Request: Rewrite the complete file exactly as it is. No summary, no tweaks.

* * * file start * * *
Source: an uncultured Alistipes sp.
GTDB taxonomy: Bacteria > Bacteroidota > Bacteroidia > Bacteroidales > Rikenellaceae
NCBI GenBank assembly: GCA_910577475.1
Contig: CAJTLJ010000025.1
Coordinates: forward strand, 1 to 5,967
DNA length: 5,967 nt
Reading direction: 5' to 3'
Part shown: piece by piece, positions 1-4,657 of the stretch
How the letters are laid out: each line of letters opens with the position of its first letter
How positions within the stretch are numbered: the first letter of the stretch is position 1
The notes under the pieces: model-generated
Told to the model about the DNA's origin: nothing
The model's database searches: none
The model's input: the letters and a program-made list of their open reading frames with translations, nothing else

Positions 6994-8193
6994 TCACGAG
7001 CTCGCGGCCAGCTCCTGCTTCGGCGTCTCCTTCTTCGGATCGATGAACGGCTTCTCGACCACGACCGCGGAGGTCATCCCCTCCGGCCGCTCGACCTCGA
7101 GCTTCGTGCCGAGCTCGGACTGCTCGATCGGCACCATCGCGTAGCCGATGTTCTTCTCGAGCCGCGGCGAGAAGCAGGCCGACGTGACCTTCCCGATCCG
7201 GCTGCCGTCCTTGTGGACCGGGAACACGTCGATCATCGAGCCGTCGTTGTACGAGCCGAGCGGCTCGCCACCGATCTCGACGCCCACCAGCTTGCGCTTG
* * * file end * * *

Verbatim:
Source: an uncultured Alistipes sp.
GTDB taxonomy: Bacteria > Bacteroidota > Bacteroidia > Bacteroidales > Rikenellaceae
NCBI GenBank assembly: GCA_910577475.1
Contig: CAJTLJ010000025.1
Coordinates: forward strand, 1 to 5,967
DNA length: 5,967 nt
Reading direction: 5' to 3'
Part shown: piece by piece, positions 1-4,657 of the stretch
How the letters are laid out: each line of letters opens with the position of its first letter
How positions within the stretch are numbered: the first letter of the stretch is position 1
The notes under the pieces: model-generated
Told to the model about the DNA's origin: nothing
The model's database searches: none
The model's input: the letters and a program-made list of their open reading frames with translations, nothing else

Positions 6994-8193
6994 TCACGAG
7001 CTCGCGGCCAGCTCCTGCTTCGGCGTCTCCTTCTTCGGATCGATGAACGGCTTCTCGACCACGACCGCGGAGGTCATCCCCTCCGGCCGCTCGACCTCGA
7101 GCTTCGTGCCGAGCTCGGACTGCTCGATCGGCACCATCGCGTAGCCGATGTTCTTCTCGAGCCGCGGCGAGAAGCAGGCCGACGTGACCTTCCCGATCCG
7201 GCTGCCGTCCTTGTGGACCGGGAACACGTCGATCATCGAGCCGTCGTTGTACGAGCCGAGCGGCTCGCCACCGATCTCGACGCCCACCAGCTTGCGCTTG